© Rawpixel / iStock
© Rawpixel / iStock

I’d like to think that we are all working in civil society because we want to see a better world: fairer, equal, sustainable communities that have a better quality of life and opportunity to fulfil their purpose in life; a sustained environment that protects biodiversity and manages climate change. I’d also like to think that we do this work because we passionately believe that the interventions and programmes that we are delivering are actually going to create value, make a difference and ultimately bring about the change that we want to see.

If that is so, why do so many organisations and groups not engage with the very communities and beneficiaries that they purport to serve when it comes to determine value created by their work?

Let me first clarify what value means for me: Value can be financial or non-financial and is created when communities or beneficiaries identify that either an intervention or the results of an intervention are important enough to them that they are willing to forgo something else, change behaviour or pay for that result or intervention somehow. This can be anything from a community group that voluntarily conducts a beach clean every Sunday morning because they value a clean environment, to a paid-for service that increases access for older people and reduces isolation and loneliness, to a farming initiative that provides paid-for training and skills to small scale farmers and access to markets for their produce, to a programme that reduces HIV stigma and discrimination to keep families together for which the families absorb additional cost to better manage their nutritional needs so that the adults can go to work and the children can still go to school.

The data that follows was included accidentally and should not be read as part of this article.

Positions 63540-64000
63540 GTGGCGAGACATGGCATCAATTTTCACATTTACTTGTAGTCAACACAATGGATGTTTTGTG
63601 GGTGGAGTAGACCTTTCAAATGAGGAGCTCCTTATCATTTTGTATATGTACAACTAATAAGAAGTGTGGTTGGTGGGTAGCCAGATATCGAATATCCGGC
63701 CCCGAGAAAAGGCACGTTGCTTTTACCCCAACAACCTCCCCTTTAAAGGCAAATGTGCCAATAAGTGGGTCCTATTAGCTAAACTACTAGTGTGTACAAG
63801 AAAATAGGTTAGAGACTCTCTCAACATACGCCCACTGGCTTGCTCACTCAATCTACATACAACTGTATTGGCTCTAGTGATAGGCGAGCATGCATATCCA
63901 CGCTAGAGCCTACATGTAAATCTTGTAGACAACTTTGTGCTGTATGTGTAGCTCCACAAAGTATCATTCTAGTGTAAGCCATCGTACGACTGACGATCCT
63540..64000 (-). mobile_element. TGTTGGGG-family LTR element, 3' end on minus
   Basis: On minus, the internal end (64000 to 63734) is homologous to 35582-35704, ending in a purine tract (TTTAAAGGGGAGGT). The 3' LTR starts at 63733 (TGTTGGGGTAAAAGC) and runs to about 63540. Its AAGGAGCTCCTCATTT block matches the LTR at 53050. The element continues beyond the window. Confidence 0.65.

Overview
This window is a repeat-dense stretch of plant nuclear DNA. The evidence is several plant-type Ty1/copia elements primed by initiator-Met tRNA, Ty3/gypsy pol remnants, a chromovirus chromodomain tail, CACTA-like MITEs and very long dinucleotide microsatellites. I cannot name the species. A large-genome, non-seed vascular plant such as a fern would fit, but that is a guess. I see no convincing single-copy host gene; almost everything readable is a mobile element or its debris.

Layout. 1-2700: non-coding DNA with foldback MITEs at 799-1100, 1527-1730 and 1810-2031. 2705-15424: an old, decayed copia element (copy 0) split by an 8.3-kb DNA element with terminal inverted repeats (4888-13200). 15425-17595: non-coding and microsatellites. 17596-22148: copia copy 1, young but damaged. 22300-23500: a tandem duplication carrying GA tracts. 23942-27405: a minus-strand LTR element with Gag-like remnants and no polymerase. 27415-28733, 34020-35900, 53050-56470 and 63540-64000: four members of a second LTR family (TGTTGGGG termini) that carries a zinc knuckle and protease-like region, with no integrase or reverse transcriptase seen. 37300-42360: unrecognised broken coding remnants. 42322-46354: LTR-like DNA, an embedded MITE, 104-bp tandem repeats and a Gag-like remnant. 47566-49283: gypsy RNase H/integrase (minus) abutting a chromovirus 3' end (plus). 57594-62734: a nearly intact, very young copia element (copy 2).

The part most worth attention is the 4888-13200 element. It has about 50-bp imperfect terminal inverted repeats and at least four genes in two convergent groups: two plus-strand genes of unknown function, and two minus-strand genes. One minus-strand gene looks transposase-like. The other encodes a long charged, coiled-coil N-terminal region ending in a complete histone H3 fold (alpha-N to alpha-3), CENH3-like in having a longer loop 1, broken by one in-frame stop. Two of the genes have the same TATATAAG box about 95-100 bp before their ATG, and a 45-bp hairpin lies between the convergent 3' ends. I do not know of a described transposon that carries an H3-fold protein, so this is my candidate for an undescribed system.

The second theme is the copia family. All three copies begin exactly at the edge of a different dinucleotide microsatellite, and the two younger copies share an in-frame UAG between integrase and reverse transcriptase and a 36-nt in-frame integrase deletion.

So value is many things to many people. But what it is not, is a designed programme by organisations that have decided that project A in programme B fits in with their Theories of Change and, sometimes just as importantly, they have identified a funding opportunity to support their programme.

If, as I suspect, we all want to contribute our skills and experience to making the world a better place, we have to start with those communities, beneficiaries and stakeholders that we want to influence and understand what their priorities are and figure out of to work with them, not for them or even against them. This might lead to some uncomfortable truths such as: “the community actually doesn’t want our programme at all, they want something that NGO B delivers” to “what we want to do isn’t going to deliver the results that the community wants to see, instead they tell us that it might lead to more poaching of Rhino.”

We have to be wise enough to know when what we do is not what is wanted and we have to be flexible enough to change and adapt to ensure our own experience and contributions do not go to waste.

How does your organisation put beneficiaries and stakeholders at the centre of its work?


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